Recognition that the environment affects human health goes back to the time of the Hippocratic physicians, when ills were thought to be due to interactions among the sick person’s internal “humors,” his lifestyle, and his environment. Recently we have become aware of the harmful effects that treating illness imposes on the environment, creating, in turn, new health hazards. This month’s issue examines the health/environment feedback loop and, specifically, the duty of physicians to understand how humans and their environment can harm each other.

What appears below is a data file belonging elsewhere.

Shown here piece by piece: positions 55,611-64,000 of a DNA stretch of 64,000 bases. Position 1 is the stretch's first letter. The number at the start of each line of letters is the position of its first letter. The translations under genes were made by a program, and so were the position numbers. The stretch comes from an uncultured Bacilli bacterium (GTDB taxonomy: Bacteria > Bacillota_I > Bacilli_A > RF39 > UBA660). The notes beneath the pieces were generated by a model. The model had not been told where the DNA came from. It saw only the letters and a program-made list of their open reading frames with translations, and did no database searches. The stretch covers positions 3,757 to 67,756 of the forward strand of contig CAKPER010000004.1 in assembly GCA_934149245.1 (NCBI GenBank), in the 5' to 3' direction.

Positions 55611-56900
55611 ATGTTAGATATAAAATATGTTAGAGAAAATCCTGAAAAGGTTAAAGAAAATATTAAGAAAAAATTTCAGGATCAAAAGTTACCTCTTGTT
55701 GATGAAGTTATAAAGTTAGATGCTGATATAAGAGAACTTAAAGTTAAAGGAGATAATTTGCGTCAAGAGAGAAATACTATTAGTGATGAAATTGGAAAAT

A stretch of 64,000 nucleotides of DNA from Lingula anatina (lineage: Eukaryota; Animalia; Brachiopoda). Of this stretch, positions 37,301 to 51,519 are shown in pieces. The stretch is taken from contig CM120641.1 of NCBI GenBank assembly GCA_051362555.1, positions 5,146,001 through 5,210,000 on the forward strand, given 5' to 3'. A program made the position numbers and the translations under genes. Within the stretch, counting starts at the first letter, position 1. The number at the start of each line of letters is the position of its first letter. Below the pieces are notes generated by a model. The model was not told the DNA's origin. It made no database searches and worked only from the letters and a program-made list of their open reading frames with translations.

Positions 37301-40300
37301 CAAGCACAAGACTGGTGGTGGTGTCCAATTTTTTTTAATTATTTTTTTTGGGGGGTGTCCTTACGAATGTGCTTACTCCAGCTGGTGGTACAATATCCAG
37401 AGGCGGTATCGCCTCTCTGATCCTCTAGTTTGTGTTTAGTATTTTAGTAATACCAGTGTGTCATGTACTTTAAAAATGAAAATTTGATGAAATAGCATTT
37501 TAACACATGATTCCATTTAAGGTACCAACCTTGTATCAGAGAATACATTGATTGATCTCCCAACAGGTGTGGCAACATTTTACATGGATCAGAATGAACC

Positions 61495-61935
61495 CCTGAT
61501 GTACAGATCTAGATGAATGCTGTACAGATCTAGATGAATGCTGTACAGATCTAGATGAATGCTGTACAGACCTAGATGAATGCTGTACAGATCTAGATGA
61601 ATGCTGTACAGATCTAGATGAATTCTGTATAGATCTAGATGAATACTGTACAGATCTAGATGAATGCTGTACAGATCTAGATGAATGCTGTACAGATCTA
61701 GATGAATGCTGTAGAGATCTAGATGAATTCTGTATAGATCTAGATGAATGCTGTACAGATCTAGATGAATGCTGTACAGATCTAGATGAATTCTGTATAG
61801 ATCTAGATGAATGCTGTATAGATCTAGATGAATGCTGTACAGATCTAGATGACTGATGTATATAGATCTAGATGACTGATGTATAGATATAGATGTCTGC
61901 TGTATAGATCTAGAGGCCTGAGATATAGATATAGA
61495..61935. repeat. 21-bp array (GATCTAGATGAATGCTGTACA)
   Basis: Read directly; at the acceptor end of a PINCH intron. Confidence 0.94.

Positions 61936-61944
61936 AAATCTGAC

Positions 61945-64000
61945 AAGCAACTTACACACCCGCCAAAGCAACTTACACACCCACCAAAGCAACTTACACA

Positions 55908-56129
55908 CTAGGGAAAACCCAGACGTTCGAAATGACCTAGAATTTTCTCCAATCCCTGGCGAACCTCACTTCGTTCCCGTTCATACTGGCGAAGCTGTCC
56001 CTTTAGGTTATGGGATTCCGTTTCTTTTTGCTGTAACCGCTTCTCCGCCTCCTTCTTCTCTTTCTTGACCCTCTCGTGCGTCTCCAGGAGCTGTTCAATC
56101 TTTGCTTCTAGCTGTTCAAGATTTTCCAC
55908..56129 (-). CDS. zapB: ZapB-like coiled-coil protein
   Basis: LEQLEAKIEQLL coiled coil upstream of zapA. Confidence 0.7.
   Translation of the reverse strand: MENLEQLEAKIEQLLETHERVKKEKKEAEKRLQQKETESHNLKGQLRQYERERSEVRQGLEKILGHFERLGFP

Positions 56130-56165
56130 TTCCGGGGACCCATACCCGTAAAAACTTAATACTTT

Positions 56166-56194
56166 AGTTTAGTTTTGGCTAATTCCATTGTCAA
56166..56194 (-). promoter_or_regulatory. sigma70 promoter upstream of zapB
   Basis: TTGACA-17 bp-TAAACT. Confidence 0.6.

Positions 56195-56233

When a patient challenges the use of a reusable, stainless steel speculum rather than a plastic, throw-away one, the physician should educate her on the safety and environmental benefits of reusable medical devices.
Climate is a primary determinant of whether a particular location has the environmental conditions suitable for the transmission of several vector-borne diseases, including dengue fever, St. Louis encephalitis, and West Nile virus.